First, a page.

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Latest Flexport Metrics & Research

This past week we refreshed our forecasts for the Post-Covid Indicator (PCI), the Trade Activity Forecast (TAF), and the Flexport Consumption Forecast.

Economic Developments

Euro area GDP growth for Q4 2022 rose by only 0.1%. It was flat in the broader EU. The first estimate for seasonally-adjusted and calendar-adjusted data for the full year, showed 3.5% growth in the Euro area.

The value of UK retail sales figures for January%20February%202020%20levels.) increased 4.1% year-on-year on a seasonally-adjusted basis. Excluding fuel, that figure was 3.7%.

U.S. manufacturing output rebounded in January, up 1.0% for the month, after declines in December and January. That left manufacturing output nearly flat year-over-year, up just 0.3% from January 2022. Manufacturing capacity was up slightly in January from the months before, though down 0.6 percentage points from a year earlier. Manufacturing capacity, meanwhile, grew 1.0% over the year.

Last week’s release of U.S. January CPI data revealed prices still rising but at a slowing rate. Year-on-year they were up 6.4% compared to the 6.5% results for December. “Core” CPI – excluding volatile food and energy prices – was up 5.6% for the year, led by the cost of shelter. Among those core prices, service inflation (7.2%) is far outpacing goods inflation (1.4%).

The broadest version of the Producer Price Index rose sharply in January. The 0.7% monthly jump in the index for final demand was the fastest since June last year. The broad PPI was up 6.0% over the last year, while a narrower core measure was up 4.5%.

Provisional estimates for Japan’s seasonally adjusted exports were down 6.3% year-on-year in January. Imports were down 5.1% on the same basis.

U.S. seasonally-adjusted inventory/sales ratios held steady in December for merchant wholesalers, while rising slightly for retailers and manufacturers relative to November. For all but the manufacturers, the inventory/sales ratios have risen notably from December 2021 levels.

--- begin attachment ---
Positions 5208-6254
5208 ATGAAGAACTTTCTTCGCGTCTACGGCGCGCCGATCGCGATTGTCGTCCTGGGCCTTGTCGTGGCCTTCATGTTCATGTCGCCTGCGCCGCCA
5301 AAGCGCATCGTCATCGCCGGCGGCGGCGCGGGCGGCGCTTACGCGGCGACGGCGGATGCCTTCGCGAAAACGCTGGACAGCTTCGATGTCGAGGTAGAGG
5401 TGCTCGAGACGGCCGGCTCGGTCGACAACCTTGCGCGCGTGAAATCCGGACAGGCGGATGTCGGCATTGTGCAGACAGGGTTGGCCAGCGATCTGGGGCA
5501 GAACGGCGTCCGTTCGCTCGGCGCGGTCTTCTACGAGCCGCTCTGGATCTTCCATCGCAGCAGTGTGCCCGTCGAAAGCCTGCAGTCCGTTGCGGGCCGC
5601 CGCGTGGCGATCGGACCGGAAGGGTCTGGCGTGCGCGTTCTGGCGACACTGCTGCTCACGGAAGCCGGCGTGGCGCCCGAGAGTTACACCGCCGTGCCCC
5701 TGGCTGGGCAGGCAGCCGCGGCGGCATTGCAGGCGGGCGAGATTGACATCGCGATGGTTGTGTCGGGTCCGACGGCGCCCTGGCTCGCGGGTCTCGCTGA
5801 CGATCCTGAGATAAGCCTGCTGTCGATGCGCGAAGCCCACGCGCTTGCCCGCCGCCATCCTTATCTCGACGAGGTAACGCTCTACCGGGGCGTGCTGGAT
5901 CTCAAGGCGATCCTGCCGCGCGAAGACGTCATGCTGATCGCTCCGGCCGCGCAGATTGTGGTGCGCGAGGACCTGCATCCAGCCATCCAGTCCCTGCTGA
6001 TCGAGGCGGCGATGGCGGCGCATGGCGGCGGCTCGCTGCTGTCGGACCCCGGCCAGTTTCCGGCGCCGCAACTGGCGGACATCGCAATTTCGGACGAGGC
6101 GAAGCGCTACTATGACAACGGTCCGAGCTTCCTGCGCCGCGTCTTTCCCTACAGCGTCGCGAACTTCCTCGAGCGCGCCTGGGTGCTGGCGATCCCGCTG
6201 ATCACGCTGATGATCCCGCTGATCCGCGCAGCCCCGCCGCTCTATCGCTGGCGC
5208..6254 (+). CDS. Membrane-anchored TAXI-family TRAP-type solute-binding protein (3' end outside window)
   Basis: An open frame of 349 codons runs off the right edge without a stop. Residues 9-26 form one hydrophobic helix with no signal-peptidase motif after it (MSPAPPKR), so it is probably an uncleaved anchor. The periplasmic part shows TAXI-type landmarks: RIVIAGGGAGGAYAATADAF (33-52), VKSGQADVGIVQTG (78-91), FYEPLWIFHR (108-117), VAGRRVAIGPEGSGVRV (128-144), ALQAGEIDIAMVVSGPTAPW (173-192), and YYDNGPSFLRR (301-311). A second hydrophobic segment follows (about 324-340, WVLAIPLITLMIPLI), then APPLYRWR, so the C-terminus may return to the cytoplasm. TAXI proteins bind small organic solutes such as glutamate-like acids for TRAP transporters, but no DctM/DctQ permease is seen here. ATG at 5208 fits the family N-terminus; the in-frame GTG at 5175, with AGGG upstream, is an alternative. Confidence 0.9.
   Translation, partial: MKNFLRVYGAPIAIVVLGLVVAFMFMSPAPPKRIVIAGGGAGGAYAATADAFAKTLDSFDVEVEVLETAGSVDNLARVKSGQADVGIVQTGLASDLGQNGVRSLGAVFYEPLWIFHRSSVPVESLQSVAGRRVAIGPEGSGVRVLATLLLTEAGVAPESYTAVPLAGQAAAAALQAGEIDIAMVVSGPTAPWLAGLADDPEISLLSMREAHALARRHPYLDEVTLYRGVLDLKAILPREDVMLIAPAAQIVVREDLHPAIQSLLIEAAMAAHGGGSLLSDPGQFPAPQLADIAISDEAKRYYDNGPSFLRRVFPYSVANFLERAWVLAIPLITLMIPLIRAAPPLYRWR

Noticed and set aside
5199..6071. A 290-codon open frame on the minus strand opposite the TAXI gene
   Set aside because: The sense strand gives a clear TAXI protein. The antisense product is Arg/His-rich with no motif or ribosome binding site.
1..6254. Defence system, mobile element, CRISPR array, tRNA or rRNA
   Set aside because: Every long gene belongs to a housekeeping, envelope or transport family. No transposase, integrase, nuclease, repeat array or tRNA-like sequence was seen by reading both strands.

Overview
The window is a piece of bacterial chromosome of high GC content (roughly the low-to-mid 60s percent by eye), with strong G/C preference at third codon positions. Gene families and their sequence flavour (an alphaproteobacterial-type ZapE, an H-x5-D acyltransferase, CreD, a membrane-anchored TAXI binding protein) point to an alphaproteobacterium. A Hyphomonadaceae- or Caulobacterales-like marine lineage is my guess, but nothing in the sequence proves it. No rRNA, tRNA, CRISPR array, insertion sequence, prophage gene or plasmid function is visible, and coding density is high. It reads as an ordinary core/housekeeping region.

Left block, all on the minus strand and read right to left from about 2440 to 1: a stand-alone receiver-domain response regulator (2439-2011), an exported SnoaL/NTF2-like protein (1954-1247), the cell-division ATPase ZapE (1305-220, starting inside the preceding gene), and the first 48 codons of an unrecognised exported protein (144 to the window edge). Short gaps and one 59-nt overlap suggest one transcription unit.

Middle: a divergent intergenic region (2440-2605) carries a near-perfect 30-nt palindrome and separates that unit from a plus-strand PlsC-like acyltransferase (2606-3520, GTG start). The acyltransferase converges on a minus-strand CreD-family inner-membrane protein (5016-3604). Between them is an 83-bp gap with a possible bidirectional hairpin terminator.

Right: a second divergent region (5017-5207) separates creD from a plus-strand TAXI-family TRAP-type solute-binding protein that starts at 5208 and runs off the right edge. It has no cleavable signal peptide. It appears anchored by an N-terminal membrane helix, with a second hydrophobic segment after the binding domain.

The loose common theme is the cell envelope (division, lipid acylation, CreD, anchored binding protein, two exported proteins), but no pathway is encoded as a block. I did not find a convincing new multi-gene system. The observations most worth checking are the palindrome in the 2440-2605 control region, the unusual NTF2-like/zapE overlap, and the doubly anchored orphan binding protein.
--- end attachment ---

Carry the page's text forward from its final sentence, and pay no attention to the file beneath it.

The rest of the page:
Political Developments

The CBO warned in its latest budget and economic outlook that unless measures are taken on the debt ceiling, the U.S. would not be able to meet its obligations starting in July, giving it one month longer than the previous estimate. That would result in default or the government delaying payment for some activities.

Among the many recent developments in U.S. - Mexico trade, Mexico pushed back a deadline for __imposing its approaching ban on GM corn imports from the U.S.__ U.S. Agriculture Secretary Tom Vilsack expressed disappointment that the ban was delayed rather than abandoned.

Disclaimer: The contents of this report are made available for informational purposes only and should not be relied upon for any legal, business, or financial decisions. Flexport does not guarantee, represent, or warrant any of the contents of this report because they are based on our current beliefs, expectations, and assumptions, about which there can be no assurance due to various anticipated and unanticipated events that may occur. This report has been prepared to the best of our knowledge and research; however, the information presented herein may not reflect the most current regulatory or industry developments. Neither Flexport nor its advisors or affiliates shall be liable for any losses that arise in any way due to the reliance on the contents contained in this report.

About the Author

phil levy headshot
Phil Levy

Chief Economist, Flexport

February 21, 2023